What Can I Do to Rid My Child of Their Sense of Entitlement?

Discovering signs of entitlement in your child at some point in their development does not make them a lost cause. Through deliberate and consistent action, you can get them to drop their sense of entitlement. Find out a few things you can do below.

  • Say no when appropriate. Suppress that instinct to say yes just to keep your child happy. Giving them what they want at that moment may save you their outburst or tantrum, but it doesn’t contribute to their emotional development. Saying no to your child teaches them how to deal with disappointment and the lesson that you can’t always have what you want in life. We talk more about why discipline is important here.
  • Make them work for some benefits. Make your child work for certain benefits before they get them. It could be a new video game or their allowance. What this teaches your child is that they’re not going to get things for merely existing. They have to work for what they have like everybody else. And family is where you can start fostering this mentality. Let your child contribute through daily or weekly chores.
  • Talk to them about the value of money. Your child needs to understand the value of money, so you should make it an ongoing conversation. Your child might just be seeing essentials appear in the home without understanding how they all come to be. Children need to know that things cost money, and money is made from working. They also need to know that money can’t just be spent on whatever catches their fancy. Some things take priority over others, which is why even you as a parent can’t have everything you want. Here we article for talking to children about money.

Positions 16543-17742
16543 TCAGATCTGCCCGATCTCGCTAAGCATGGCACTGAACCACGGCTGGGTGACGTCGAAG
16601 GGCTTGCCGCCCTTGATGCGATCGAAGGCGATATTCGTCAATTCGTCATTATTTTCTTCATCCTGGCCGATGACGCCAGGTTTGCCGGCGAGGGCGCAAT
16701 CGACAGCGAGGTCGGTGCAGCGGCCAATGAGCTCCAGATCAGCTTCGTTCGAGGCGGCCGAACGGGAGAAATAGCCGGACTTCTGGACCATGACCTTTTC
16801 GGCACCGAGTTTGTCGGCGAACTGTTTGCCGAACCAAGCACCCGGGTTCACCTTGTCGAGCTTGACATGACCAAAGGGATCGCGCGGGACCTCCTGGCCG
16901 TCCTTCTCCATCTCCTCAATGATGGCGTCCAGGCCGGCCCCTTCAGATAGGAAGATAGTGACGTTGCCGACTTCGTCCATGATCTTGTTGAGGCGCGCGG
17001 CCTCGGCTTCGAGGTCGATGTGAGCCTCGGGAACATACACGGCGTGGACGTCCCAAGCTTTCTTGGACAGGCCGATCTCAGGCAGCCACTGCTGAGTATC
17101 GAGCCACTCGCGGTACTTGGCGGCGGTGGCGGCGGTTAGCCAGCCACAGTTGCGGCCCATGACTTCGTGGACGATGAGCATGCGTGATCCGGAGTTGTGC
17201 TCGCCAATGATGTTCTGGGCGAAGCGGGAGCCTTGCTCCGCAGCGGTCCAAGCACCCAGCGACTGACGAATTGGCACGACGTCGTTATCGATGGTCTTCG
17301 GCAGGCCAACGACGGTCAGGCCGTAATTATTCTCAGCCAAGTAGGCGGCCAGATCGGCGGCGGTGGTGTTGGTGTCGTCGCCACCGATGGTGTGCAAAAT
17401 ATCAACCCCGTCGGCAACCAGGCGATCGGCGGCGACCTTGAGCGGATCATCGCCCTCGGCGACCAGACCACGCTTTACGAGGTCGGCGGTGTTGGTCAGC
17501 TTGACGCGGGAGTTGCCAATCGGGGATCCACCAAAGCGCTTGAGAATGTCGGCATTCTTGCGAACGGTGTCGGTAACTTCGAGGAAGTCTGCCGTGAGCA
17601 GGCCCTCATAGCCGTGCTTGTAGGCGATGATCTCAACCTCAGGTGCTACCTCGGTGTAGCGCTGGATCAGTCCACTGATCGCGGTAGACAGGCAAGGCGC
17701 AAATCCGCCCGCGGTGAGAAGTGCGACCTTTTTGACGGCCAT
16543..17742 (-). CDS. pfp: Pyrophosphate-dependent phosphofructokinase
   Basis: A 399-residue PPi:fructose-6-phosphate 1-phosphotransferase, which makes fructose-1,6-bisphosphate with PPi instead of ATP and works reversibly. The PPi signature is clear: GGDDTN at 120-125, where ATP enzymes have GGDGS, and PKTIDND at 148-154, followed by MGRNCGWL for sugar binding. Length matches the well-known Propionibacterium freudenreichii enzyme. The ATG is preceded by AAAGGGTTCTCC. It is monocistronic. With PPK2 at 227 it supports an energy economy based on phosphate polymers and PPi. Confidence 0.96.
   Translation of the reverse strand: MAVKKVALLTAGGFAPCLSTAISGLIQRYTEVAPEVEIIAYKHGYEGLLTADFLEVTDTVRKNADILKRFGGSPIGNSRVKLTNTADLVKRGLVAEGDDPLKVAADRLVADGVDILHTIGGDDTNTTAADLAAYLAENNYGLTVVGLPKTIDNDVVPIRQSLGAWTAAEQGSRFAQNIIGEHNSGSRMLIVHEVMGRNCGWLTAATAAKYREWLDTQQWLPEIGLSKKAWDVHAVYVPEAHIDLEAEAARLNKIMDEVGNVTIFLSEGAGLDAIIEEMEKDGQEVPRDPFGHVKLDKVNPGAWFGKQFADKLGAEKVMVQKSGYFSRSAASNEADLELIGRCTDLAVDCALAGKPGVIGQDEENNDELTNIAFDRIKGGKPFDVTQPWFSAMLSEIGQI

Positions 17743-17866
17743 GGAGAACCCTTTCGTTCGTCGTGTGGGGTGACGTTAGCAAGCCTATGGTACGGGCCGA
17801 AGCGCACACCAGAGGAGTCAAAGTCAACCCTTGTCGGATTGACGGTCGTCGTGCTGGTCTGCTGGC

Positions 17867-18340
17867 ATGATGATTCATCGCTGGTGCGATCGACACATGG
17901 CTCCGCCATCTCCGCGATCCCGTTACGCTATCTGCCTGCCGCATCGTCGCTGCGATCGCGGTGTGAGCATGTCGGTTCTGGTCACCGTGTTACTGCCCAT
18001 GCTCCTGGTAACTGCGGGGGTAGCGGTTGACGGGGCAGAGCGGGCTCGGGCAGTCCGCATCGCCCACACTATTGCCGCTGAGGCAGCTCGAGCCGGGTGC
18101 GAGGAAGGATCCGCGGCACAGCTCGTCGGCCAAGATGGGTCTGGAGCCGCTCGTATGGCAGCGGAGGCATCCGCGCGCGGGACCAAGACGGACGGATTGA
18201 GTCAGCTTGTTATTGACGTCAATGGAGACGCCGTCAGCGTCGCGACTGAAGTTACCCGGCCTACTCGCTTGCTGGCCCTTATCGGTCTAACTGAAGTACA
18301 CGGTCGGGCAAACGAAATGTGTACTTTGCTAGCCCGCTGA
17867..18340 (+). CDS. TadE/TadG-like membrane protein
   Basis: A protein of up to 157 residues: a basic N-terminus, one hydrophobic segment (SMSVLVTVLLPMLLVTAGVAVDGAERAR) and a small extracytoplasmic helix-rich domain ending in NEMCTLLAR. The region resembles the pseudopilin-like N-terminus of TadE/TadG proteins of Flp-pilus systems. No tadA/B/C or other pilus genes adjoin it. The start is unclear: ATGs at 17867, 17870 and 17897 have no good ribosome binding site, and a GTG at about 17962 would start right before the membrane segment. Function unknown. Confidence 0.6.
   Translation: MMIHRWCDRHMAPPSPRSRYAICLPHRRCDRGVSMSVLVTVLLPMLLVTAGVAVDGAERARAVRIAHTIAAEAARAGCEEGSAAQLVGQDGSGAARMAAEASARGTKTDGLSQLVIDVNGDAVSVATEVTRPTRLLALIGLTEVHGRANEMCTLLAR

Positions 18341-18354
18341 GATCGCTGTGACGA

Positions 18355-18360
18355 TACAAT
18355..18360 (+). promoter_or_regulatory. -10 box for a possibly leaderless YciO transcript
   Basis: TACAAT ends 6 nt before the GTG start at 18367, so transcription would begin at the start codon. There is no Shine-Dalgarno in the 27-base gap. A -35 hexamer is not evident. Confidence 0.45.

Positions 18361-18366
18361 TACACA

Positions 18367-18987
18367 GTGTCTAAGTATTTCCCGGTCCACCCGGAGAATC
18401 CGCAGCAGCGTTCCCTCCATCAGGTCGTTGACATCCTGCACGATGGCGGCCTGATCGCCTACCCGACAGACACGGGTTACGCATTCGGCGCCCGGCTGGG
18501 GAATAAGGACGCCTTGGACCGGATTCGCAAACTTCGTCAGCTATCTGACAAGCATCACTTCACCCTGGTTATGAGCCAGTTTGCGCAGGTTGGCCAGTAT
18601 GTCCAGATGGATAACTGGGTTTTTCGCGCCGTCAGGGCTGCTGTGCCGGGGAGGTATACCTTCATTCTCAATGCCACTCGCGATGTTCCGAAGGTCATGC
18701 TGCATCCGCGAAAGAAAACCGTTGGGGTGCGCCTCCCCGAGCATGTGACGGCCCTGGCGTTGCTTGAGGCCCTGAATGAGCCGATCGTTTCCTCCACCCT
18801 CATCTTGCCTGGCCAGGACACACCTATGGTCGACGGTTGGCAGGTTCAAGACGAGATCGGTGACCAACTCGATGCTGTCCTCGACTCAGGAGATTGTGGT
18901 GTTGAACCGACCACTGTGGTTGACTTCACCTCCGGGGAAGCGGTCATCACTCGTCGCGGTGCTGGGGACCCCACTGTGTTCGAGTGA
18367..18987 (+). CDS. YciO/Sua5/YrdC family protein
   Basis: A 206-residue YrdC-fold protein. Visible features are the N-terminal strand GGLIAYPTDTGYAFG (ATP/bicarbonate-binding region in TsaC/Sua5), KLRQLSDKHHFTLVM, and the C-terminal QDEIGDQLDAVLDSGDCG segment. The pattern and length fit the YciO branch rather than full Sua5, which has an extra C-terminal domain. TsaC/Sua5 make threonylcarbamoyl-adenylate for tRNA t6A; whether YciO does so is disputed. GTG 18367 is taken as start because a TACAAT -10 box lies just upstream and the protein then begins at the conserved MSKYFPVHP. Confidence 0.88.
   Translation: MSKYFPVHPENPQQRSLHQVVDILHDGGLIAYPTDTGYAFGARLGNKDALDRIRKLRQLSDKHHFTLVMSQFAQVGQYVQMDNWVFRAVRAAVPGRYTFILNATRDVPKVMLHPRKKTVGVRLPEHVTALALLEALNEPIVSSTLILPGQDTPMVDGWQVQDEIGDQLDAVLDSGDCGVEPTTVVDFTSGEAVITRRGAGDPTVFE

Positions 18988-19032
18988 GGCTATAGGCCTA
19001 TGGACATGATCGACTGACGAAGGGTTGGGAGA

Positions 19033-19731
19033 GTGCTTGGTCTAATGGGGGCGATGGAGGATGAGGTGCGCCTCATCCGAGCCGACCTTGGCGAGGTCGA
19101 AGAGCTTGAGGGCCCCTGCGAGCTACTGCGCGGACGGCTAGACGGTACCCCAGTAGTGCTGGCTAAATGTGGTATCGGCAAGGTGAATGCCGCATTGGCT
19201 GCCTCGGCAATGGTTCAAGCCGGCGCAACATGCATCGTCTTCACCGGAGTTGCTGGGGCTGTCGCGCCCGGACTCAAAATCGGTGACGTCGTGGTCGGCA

• Model empathy and teach them to give back. Entitled children only think about themselves. All they can see is what concerns them and their wellbeing. Empathy can get them to consider other people more, so you should try to model it through your behavior or role play. You can also expose them to charities and get them to donate. This would not only help your child cultivate a sense of gratitude but make them feel good about themself. A study quoted in The New York Times found that the brain region that’s activated when we win money is also activated when we give to charity.
  • Let them take responsibility for their actions without you always stepping in. Children don’t always get the credit they deserve. Children are smart and hard-working. Your child needs your empowerment, expectation, and guidance, and they can get things done. When they do something wrong, let them take responsibility instead of shielding or belittling them. Then you can follow that up with a discussion so that they can know to take a different path the next time the same situation presents itself.

Final thoughts on Children With a Sense of Entitlement

Parents always have good intentions for their children, but sometimes their actions can do the opposite of what was intended. Parents are human, after all. In the case of unknowingly encouraging a child’s sense of entitlement, thankfully, parents can retrace their steps. Better late than never.